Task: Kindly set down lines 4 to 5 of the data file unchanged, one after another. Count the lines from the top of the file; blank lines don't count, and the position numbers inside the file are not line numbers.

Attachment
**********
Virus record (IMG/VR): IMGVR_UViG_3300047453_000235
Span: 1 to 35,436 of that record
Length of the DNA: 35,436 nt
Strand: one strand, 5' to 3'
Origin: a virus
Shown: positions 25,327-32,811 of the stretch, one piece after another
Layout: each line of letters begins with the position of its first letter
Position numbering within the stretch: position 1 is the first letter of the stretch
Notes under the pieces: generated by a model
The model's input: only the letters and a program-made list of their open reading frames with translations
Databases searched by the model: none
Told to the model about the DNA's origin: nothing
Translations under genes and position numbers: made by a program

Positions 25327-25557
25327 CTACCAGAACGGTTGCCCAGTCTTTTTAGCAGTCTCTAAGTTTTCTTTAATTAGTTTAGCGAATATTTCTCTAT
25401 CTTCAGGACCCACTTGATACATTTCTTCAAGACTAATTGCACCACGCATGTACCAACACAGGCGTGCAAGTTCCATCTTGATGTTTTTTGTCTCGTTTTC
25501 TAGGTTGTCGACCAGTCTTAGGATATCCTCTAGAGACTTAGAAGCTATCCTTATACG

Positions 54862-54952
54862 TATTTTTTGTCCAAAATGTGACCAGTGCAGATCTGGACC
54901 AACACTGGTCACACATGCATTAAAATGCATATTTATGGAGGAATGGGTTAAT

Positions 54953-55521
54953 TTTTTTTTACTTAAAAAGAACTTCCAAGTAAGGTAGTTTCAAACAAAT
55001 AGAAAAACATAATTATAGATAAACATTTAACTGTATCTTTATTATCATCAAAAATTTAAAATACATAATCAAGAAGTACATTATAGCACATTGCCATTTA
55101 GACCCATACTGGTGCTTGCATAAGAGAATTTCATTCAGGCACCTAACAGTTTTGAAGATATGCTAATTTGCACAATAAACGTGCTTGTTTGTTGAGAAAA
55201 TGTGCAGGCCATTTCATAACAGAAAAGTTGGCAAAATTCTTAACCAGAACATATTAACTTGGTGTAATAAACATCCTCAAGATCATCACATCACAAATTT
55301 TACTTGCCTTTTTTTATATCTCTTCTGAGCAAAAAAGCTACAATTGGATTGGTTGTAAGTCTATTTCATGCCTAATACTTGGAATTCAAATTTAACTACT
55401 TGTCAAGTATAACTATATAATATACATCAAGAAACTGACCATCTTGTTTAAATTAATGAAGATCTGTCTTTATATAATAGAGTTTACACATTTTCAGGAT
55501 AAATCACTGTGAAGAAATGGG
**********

Strand: one strand, 5' to 3'
Origin: a virus